allows for analysing in detail the effects of individual service elements while similarly evaluating the effects in the entire transport network. The results from a case study suggest synergy effects when implementing BRT and LRT as coherent systems including both segregated infrastructure and APTS elements, hence highlighting the importance of thorough planning. Another important part of public transport operations is to minimise waiting times for passengers which is the topic of the second study. While much research has focused on minimising waiting times at transfers this study proposes a general framework for modelling and evaluating passengers’ first waiting time when accessing the public transport system. In these cases passengers have the possibility to time their arrival at the station based on the timetable, hence passengers will either arrive randomly or nonrandomly. This study proposes to model this arrival behaviour explicitly by a mixture distribution consisting of two components, namely a uniform distribution and a beta distribution. The framework is validated using a large-scale Automated Fare Collection (AFC) system from the Greater Copenhagen Area, which showed that a large share of passengers arrive timely even at short headways, i.e. 5 minutes. These results highlight the importance of providing accurate and updated timetables to passengers allowing them to minimise their waiting time, which is perceived as more onerous than other time components. The importance of this finding is further emphasised when considering that public transport operators are using frequency-based timetables, which can be seen as less attractive for passengers if headway times are longer than 5 minutes. The general framework can be easily adopted in transport models, thereby ensuring more accurate estimations of passenger effects when evaluating changes to operations.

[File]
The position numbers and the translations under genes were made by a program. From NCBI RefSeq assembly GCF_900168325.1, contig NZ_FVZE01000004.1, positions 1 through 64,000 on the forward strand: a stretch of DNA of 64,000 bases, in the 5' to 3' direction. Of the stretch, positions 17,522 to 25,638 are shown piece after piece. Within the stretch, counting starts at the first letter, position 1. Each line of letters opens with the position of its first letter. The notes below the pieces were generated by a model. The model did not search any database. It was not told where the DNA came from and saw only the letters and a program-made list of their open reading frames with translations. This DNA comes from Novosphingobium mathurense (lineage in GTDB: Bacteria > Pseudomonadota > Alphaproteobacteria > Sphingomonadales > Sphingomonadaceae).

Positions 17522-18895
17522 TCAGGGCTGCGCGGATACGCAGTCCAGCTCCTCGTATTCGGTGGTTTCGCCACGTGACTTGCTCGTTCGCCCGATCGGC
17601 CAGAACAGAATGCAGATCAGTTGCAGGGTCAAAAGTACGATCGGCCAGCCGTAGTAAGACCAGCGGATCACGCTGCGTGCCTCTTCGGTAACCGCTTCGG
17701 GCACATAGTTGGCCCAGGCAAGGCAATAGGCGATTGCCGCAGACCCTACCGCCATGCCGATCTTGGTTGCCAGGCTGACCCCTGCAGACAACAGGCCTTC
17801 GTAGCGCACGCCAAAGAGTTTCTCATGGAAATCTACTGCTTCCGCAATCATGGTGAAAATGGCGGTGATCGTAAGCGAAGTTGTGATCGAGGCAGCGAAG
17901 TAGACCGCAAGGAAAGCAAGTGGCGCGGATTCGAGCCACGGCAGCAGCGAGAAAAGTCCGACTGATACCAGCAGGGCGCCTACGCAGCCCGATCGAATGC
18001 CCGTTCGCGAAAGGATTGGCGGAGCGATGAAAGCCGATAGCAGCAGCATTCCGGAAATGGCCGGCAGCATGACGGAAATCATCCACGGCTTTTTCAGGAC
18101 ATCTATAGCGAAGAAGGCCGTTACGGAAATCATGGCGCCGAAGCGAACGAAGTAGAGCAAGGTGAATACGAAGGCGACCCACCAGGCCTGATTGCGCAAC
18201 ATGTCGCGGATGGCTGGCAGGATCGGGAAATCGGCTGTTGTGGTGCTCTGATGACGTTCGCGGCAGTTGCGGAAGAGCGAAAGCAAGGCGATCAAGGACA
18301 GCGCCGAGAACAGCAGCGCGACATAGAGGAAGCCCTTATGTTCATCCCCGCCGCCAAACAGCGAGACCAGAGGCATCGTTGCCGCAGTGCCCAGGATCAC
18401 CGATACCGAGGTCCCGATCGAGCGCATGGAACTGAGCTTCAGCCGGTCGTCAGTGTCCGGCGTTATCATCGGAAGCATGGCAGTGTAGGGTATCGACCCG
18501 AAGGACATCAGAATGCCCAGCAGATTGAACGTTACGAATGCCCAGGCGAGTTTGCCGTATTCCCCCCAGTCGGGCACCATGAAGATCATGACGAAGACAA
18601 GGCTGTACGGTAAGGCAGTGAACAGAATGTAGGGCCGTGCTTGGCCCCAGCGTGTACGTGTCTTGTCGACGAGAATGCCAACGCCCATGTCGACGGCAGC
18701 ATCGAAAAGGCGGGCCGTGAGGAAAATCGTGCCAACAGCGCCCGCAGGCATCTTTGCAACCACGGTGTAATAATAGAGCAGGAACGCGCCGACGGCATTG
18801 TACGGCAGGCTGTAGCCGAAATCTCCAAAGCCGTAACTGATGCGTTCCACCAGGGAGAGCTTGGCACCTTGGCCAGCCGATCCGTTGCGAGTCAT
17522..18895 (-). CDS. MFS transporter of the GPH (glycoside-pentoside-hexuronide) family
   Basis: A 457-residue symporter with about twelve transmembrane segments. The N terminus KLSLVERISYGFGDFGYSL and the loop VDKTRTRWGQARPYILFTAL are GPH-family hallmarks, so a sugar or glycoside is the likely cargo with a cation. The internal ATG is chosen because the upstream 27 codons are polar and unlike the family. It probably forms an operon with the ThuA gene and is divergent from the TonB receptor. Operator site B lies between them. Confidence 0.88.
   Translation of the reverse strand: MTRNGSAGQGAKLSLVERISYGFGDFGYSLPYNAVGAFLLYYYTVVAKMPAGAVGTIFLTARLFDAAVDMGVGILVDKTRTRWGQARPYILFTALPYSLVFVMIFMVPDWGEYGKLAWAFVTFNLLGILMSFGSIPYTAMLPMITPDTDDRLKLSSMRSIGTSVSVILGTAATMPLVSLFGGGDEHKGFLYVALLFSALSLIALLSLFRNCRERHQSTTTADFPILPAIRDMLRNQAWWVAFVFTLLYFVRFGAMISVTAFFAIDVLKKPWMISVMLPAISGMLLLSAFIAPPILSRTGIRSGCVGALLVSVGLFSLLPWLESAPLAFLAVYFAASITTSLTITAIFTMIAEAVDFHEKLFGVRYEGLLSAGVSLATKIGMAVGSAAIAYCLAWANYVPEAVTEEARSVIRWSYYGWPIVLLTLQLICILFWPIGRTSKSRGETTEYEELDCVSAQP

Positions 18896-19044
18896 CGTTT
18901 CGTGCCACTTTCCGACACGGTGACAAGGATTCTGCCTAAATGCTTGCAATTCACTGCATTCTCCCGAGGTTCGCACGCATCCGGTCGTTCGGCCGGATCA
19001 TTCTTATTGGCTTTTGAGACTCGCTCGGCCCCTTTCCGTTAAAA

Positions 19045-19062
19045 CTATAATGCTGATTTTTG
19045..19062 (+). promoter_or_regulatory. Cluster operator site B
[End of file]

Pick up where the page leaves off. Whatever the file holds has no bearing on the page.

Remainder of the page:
The second part focus on aggregate effects of public transport systems in terms of traffic impacts, strategic effects and ridership attraction with specific focus on the differences between public transport modes. The findings of a literature review of 86 systems showed that less expensive BRT systems can obtain large effects in terms of travel time reductions resulting in significant changes to mode choice as car users move to public transport. However, the effects vary notably due to differences in system design and dependent on local conditions, e.g. the relative attractiveness of the systems as compared to the rest of the transport system. In terms of strategic effects the review observed similarly large increases to property values after implementing BRT systems as after implementing its rail-based counterparts, LRT and metro. However, effects varied notably across systems, hence highlighting the influence of local conditions. In summary, the attractiveness and effects of new public transport systems were independent of mode as effects were more related to the general improvement. However, for highcapacity BRT systems it is a larger challenge to avoid negative externalities while still ensuring attractive station environments within dense urban areas. In terms of ridership attraction, a regression analysis estimating public transport network ridership across 48 European cities found significant influence from service coverage and urban density. The analysis specifically revealed four underlying factors in the dataset. Ridership was positively associated with the coverage of metro, suburban, and light rail networks, employment and population density, and network connectivity including transfer possibilities. On the other hand, ridership was negatively associated with economic inequality in terms of unemployment, GDP per capita, car ownership and GINI coefficient.